Why 'Ultrabook' doesn't mean much

Intel's requirements for Ultrabooks aren't in line with what consumers expect, and it's going to turn the label into a meaningless buzzword.

If I use the term "Ultrabook," you picture a very particular kind of laptop, don't you? It's super thin, sleek, and light. It's small enough to fit in a small shoulder bag or large purse... something very much like the Macbook Air. This is the image Intel has tried to cultivate for its Ultrabook brand. If you go to Intel's own Ultrabook site, you see a rendered faux-laptop that could almost be mistaken for Apple's. What about a 15.6-inch laptop that weighs as much as a Macbook Air, iPad, and smartphone combined? Would you call that an Ultrabook? Intel would.

What is an Ultrabook, Really?

Thus far, Ultrabooks have been really slim, with 11-inch or 13.3-inch displays. Whether you're talking about the Dell XPS 13, the Asus Zenbook, or the Folio 13, you're expecting a somewhat Air-like product; less than three-quarters of an inch thick, around three pounds or so, with a decent processor, a solid state drive, and a battery that will last about 5 hours or more. It's a new breed of ultraportable PC: thinner, lighter, faster, and made with premium materials. Just look at Intel's new commercial for Ultrabooks and you'll see a super-slim and light laptop with a tapered edge and a 13-inch display. Even Intel is selling the idea that Ultrabooks are like the Macbook Air.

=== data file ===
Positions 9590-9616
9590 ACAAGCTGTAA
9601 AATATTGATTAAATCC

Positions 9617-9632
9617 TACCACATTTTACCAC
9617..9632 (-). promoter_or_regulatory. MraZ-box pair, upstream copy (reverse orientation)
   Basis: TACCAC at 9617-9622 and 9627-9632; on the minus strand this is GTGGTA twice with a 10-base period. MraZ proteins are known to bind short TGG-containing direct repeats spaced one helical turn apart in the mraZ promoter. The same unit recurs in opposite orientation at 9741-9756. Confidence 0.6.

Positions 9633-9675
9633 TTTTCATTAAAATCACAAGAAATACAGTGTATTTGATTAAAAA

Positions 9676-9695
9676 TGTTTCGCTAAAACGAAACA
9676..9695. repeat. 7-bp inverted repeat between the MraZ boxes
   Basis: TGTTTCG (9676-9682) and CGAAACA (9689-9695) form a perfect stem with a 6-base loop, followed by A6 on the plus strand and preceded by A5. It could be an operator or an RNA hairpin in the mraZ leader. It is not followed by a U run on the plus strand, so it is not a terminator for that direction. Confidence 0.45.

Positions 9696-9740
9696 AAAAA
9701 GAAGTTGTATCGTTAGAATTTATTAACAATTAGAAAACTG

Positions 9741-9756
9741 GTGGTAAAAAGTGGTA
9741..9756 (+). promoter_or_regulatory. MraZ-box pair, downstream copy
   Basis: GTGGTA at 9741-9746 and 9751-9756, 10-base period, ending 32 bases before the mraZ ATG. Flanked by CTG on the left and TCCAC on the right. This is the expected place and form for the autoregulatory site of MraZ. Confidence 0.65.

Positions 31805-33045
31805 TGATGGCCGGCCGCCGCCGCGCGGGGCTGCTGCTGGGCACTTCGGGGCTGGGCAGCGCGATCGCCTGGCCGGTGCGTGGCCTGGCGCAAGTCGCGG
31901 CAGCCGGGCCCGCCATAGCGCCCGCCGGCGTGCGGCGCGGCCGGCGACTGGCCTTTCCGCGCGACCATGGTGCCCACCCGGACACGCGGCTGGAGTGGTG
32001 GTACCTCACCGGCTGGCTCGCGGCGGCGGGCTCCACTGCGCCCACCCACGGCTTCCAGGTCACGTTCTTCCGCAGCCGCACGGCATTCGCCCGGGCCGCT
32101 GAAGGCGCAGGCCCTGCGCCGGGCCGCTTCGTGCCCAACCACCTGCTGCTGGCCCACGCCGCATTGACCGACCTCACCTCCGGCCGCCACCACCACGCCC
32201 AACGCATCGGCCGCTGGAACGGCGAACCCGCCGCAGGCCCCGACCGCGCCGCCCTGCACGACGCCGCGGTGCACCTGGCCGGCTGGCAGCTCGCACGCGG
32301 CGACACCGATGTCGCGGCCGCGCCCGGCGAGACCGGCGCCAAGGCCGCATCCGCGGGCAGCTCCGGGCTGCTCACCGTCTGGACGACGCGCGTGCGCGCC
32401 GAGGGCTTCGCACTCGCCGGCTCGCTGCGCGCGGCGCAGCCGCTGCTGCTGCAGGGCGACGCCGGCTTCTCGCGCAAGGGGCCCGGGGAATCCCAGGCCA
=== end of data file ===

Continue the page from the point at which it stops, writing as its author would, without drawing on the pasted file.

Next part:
Here's the rub: the specifications a laptop has to meet to be called an Ultrabook don't have a whole lot to do with that image. In order to participate in the Ultrabook branding program, a laptop has to have a current-generation Intel Core processor, a battery that lasts for 5 hours (I'm not sure how that's measured), and a resume-from-hibernate time of 7 seconds or less. It also has to support a few key Intel technologies (the Intel Management Engine, Intel Anti-Theft, and Intel Identity Protection). Notice anything missing from that list? Like weight, size, durability, materials, or display quality?